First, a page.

Eteläkarjalainen maisema

Eteläkarjalainen maisema
Tässä blogissa on sekä kuvia että tarinoita upean Etelä-Karjalan luonnosta, ihmisistä ja kulttuurista. Kuvassa syyskuinen näkymä Saimaan kanavan varrelta.

sunnuntai 12. maaliskuuta 2017

Winter War, the Finnish Relief Fund and the Midwestern town of Lead, South Dakota

Well-known artist Jon Corbino presenting a check to former President Herbert Hoover for the Hoover Committee for Finnish Relief 1940. Photo sourced from
Lead Daily Call, January 25, 1940
Tomorrow, on 13th March, 2017, 77 years have passed since the end of the Winter War. Almost everywhere a small countrys battle against the much larger aggressor aroused compassion and plenty of volunteer activities. This happened also all over in the USA. Most active were, of course, Finnish Americans and people with other Scandinavian background. The Finns, however, were supported in every level in the U.S. society. There was only one exception, Communists.

 Lead Daily Call, January 29, 1940
A number of organizations were created in the USA to help the Finns. The most significant of them was The Finnish Relief Fund. It was a humanitarian aid organization initiated by former United States President Herbert Hoover in December 1939, after Soviet Union had invaded Finland on 30th November, 1939. The war ended with the Moscow Peace Treaty on 13th  March, 1940. The League of Nations deemed the attack
The local Finnish Sauna supported Finnish Relief Fund, too.
Lead Daily Call, December 13, 1939
illegal and expelled the Soviet Union from the League on 14 December 1939. The Soviet Union had intended to conquer all of Finland and established a puppet Finnish Communist government in Terijoki, Carelia.  Despite of the fact, that the Soviets possessed more than three times as many soldiers as the Finns, thirty times as many aircraft, and a hundred times as many tanks, they failed. 

President Herbert Hoover himself wrote later, how his initiative started (An American Epic, Volume IV)
 Lead Daily Call, January 10, 1940

On December 3, the Finnish Minister to the United States, Hjalmar J. Procope, through my old associate, Lewis L. Strauss, asked if our group would undertake to organize relief for Finland as we were already doing for Poland. Before replying, I again, as in the case of Poland, urged Norman Davis, Chairman of the American Red Cross, that this relief be undertaken by that organization. I proposed that our group would serve under him if he wished. He decided the Red Cross would limit its services to medical aid and would collect garments through its chapters. However, Finland's most critical need was food.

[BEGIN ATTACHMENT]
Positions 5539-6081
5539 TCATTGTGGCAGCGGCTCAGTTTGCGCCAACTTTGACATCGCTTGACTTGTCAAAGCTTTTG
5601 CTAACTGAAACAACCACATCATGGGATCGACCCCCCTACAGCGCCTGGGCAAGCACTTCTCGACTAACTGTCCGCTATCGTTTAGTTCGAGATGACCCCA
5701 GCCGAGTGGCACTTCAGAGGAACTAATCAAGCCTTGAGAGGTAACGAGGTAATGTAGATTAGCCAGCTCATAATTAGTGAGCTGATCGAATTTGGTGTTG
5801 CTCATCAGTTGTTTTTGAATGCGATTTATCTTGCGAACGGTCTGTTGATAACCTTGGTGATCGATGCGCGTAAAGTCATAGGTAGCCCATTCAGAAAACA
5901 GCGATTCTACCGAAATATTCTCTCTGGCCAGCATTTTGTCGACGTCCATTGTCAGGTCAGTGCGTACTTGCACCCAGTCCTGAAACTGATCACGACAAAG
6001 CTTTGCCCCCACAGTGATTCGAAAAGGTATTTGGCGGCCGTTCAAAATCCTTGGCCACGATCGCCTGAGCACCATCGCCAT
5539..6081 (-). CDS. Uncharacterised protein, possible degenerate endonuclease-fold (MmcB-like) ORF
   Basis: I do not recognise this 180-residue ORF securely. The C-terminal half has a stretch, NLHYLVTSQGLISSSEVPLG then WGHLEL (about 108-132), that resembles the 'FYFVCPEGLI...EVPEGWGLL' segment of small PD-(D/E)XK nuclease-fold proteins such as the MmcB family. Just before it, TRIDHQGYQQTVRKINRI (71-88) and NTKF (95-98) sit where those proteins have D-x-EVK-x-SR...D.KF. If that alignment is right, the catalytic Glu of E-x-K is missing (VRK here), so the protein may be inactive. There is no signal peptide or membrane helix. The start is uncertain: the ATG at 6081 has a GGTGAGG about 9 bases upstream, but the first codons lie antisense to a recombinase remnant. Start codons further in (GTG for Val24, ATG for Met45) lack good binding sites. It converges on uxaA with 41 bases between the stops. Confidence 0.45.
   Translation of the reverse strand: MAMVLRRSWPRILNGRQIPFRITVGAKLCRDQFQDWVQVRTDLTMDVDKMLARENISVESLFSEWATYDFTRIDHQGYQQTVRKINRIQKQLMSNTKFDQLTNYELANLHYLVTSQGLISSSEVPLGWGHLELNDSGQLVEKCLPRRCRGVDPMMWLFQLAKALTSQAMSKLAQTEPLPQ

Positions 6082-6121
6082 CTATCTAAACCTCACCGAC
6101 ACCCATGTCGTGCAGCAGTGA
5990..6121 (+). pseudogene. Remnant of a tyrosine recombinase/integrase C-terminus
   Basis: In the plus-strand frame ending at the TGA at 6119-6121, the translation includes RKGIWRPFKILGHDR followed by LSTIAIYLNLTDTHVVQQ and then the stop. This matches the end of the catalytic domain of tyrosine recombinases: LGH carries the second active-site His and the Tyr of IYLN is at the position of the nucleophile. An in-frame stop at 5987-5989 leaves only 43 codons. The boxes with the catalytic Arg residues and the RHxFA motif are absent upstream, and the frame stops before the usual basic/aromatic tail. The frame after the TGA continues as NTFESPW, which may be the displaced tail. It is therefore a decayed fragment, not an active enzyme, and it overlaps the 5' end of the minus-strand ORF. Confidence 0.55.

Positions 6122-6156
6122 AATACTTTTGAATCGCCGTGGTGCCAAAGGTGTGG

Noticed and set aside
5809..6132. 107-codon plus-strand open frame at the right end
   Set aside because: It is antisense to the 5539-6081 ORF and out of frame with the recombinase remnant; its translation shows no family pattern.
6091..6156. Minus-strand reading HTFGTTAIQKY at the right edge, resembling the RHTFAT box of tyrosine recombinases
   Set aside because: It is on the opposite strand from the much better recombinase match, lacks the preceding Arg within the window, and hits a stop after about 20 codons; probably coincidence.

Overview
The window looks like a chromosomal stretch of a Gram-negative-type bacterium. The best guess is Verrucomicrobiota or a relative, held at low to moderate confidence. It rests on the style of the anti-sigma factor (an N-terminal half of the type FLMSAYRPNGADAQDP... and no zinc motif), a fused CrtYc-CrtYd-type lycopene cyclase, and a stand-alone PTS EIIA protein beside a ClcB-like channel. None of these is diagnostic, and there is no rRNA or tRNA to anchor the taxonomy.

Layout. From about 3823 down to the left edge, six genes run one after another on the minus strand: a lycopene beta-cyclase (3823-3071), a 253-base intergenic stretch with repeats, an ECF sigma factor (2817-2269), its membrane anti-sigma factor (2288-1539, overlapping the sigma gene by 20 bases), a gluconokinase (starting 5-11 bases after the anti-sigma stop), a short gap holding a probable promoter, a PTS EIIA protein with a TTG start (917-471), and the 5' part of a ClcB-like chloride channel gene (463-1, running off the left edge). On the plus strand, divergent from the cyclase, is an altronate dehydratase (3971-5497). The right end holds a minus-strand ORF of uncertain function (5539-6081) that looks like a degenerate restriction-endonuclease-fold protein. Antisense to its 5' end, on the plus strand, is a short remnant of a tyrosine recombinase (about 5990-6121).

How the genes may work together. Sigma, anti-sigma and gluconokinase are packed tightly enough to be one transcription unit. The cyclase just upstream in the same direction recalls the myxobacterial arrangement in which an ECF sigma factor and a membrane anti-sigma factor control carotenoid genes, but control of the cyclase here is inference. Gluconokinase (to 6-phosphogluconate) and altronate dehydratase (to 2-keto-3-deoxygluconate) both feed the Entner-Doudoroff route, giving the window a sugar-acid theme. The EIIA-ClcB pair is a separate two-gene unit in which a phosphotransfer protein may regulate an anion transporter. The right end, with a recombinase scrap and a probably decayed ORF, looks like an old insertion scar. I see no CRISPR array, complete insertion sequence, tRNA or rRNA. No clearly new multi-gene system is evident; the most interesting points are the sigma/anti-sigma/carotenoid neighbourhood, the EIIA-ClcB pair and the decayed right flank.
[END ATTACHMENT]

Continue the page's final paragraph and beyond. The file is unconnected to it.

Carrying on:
Lead daily Call, January 10, 1940
Our old colleagues incorporated the Finnish Relief Fund, Inc., under the laws of Delaware on December 6, 1939. Except for part of the clerical help, this American organization consisted entirely of volunteers. The following officers were elected: Herbert Hoover, Chairman; Edgar Richard, President; Lewis L. Strauss, Vice-President; John Jay Hopkins, Vice-Chairman and Director of Organization. Additional Directors: Perrin C. Galpin, Frank C. Page, Raymond Sawtelle, Edwin P. Shattuck, John L. Simpson, H. Alexander Smith, Clare M. Torrey...

On December 7, I made the following address on Finnish relief:
Lead Daily Call, March 25, 1940
Lead Daily Call, December 18, 1939
America has a duty to do its part in the relief of the hideous suffering of the Finnish people. Our people should have an outlet in which to express their individual and practical sympathy. I have consented to organize a nation-wide Finnish Relief Fund for this purpose. I appeal to the American people for its support. Finland is not a rich country. The people have little reserve for emergency. They are making a heroic defense. Air attacks have compelled the evacuation of civilians from their towns and cities. Hundreds of thousands of women and children have been driven from their homes in the middle of northern winter...Others are without adequate shelter, clothing, and food. This Fund is for the purpose of serving these broad needs. The American Red Cross has appealed for funds to furnish medicines, hospital supplies, and many garments will be provided through their chapters. They should be supported. The two funds will cooperate fully...
By March 1940, The Finnish Relief Fund had raised 2.5 million US dollars. Altogether the sum was over 3,5 million dollars.
President Hoover sent a telegram to the publishers of America's leading newspapers, asking whether they would receive contributions, report the donors in their columns, and remit the money to the Relief Fund. Hoover's campaign was advertised in 1,400 newspapers across the United States. The largest contributions came from private donors ($1.9 million), newspaper ads ($652,869), industrial companies ($318,188) and labor unions ($27,294).

The Finnish Relief Fund was very active in the Black Hills area, too. The local newspaper, Lead Daily Call, gave plenty of column inches to Relief Funds notifications, events and collections. The City of Lead in South Dakota, were a few hundred Finns
Lead Daily Call, January 30, 1940
lived, proclaimed a Finnish Relief Fund week in December. In the end of January, 1940, Lead had contributed already $2402 to the Finnish Relief Fund.

I gathered the attached newspaper clippings to find out how this small Midwestern town supported the Finns in their battle against overwhelming aggressor.

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